She's a powerhouse of a singer, has a rich, distinctive tone and conveys a palpable emotional connection to whatever she's singing. But behind the layers of Aaradhna's deeply moving voice, there's a sense of rawness and vulnerability.

She's a woman who has dealt with a concoction of racism, anxiety and depression. Yet, it's arguably what makes her.

Speaking on the phone while on a short break in Phuket, Thailand, her voice sounds soft and nervous, later confessing "I'm bad at interviews". But she isn't and has no reason to be nervous. She is one of the country's most distinguished singer songwriters and has made a name for herself on the international music scene.

Her career has spanned more than a decade and seen her recognised with more accolades than the number of albums she has produced.

Advertisement

Most notably, her fourth and latest album, 2016's Brown Girl, garnered recognition with her single of the same name and earned her the award for Best Female Solo Artist at the NZ music Awards, as well as four awards at the 2017 Pacific Music Awards.

"There's moments where I'm like 'did that really happen?', The soul singer confesses. "I take it day by day ... I am always ready for what's to come but I'm always grateful for what's happened in the past."

One of those "did that really happen?" moments was in 2015 when she became the first Polynesian solo artist to headline at the Apollo Music Café (Apollo Theatre) in Harlem, New York.

"That was probably one of the highlights of my life ... It was a dream goal to perform there and I got to do it."

Born in the 80s, Aaradhna Jayantilal Patel grew up in Porirua, Wellington. Raised by a Samoan mother and an Indian father, music was a constant, with both parents nurturing their own love of singing and songwriting.

"I've learnt a lot of stuff just watching them ... I definitely know that it shaped who I am today."

She took inspiration from not only a childhood filled with gospel songs, soul records and traditional Indian music, but her love of contemporary mainstream US R&B groups like SWV and Boyz II Men, which was becoming increasingly popular in New Zealand at the time.

"I used to tape all those music videos and watch them all the time."

However, it was a talent show at age 13 which cemented her desire to become a professional singer.

"I remember the feeling I felt when I finished the song (For you I will by Monica) the audience was clapping and whistling and I didn't expect that so when it happened, I just felt excited and extremely happy inside. I was like I really like the vibe of performing to an audience because it gives me something. It lifts me up ... It just feels natural."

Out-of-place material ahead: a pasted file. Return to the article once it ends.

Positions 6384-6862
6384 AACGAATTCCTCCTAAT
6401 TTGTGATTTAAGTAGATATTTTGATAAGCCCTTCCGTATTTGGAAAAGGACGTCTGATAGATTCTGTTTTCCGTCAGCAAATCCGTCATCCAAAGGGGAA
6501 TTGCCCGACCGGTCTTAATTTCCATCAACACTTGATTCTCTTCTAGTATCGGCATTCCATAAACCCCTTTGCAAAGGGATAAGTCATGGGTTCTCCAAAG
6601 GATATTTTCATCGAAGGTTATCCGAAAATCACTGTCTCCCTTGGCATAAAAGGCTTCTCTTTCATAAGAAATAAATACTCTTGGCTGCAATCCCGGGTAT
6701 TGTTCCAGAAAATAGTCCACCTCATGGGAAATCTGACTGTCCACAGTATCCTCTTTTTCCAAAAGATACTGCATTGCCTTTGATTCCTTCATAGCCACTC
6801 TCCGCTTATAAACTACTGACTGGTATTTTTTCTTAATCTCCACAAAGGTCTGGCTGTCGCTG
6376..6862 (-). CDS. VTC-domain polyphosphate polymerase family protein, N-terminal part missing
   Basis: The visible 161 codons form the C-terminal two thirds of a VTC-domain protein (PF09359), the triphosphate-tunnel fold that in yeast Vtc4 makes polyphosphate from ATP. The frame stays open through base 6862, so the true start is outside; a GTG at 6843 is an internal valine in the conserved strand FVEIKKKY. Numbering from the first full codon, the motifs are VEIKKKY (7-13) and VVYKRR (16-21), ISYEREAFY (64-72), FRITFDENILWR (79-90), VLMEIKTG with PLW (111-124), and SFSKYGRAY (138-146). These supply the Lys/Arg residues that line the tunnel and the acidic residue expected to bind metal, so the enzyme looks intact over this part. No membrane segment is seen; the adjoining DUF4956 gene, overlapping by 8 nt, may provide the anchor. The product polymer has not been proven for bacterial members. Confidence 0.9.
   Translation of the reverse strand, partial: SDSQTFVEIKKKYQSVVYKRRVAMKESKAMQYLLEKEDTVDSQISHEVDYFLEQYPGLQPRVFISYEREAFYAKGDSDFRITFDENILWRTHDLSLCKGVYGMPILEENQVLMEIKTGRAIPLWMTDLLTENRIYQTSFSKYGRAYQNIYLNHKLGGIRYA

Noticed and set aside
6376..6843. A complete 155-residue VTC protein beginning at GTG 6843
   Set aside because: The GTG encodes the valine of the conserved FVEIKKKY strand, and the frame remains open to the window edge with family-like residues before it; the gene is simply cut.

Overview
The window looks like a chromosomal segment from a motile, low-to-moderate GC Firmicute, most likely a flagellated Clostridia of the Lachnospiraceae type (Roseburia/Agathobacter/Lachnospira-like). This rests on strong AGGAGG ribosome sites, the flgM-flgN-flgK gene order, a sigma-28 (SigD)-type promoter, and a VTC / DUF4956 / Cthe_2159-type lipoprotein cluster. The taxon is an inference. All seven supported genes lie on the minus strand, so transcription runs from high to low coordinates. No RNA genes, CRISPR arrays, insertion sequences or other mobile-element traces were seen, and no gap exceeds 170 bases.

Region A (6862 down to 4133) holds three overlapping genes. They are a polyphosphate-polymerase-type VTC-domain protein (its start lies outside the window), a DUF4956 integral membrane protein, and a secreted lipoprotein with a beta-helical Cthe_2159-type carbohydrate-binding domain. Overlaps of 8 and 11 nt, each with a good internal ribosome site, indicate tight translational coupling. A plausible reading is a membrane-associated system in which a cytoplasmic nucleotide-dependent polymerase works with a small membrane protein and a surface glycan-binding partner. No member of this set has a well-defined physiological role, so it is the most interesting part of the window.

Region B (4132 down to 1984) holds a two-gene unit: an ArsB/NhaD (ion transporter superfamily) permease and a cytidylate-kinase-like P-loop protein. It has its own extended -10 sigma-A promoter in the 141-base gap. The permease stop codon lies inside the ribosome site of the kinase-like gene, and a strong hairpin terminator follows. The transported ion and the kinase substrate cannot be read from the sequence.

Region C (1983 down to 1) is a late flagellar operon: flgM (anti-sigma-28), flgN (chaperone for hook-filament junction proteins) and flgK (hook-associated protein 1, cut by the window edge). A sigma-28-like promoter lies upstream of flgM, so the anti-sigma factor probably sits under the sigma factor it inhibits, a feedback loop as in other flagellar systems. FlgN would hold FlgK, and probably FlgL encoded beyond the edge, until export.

She loves every aspect of her craft; creating and performing. But when it comes to writing, inspiration comes naturally and in very different forms.

"It usually comes out as a line and a melody in my head and then I will build on that," Aaradhna said. "I used to just write down titles - whatever I am feeling at the time and then brainstorm around it. But it changes.

"I just want to make music that people can feel and relate to. For me, it is a way to keep sane ... It is the best way that I can express myself and having people connect to it is a plus for me."

The soul singer loves it when crowds sing her songs back to her at gigs, particularly her old tunes such as Getting Stronger and Down Time and more recent ones like Forever Love and Brown Girl.

"Most of the gigs that I have done, the audience sings it back to me and it still buzzes me out those moments. Like some of the songs I just wrote in my bedroom and now people are singing it."

And although Aaradhna finds it hard to pick a favourite song, after long deliberation she decides it has to be Brown Girl - a direct response to the racist abuse she suffered growing up. Over a backing that recalls the sweet spiralling mellifluousness of 70s soul act the Chi-Lites, she proudly sings: "I'm more than the colour of my skin/I'm a girl that likes to sing/All I know is what's within/I'm not just a Brown Girl in the ring".

"They always change but I think for me the one that I love is Brown Girl. It is just me being proud of my self and being confident in who I am and where I come from. When I sing that song I feel strong ... I feel powerful."

She is now embarking on a six-date Winter's End tour, which includes a stop off at Napier's The Cabana later this month. With her six-piece band by her side, she will take a trip down memory lane with some old hits, play some newer songs and test out a few covers as well.

It's her favourite part of New Zealand to perform in, besides the "shower", she jokes, with a laugh.

"I'm going to say Napier because I'm coming there but I know I'll love it there anyways - just showing love ... I'm excited to come and play."

It is her final live performance before she tales time to continue writing and recording new music. And while no date is set yet, she promises her fifth album will be ready next year - "soon".

"I've been in writing mode; working on new music and getting inspired like coming out to places like [Thailand]."

The said new album is more "Aaradhna", she declares, with a slight giggle.

"I'm really liking this one because I feel like it is sounding more me and I am really trying to tap into what's my sound and tap into my roots and just experiment a bit more."

It's safe to say Aaradhna has a lot more left to give.

Aaradhna will perform at the Cabana, Napier, on September 28, as part of her Winter's End Tour '18. Tickets are available at theticketfairy.com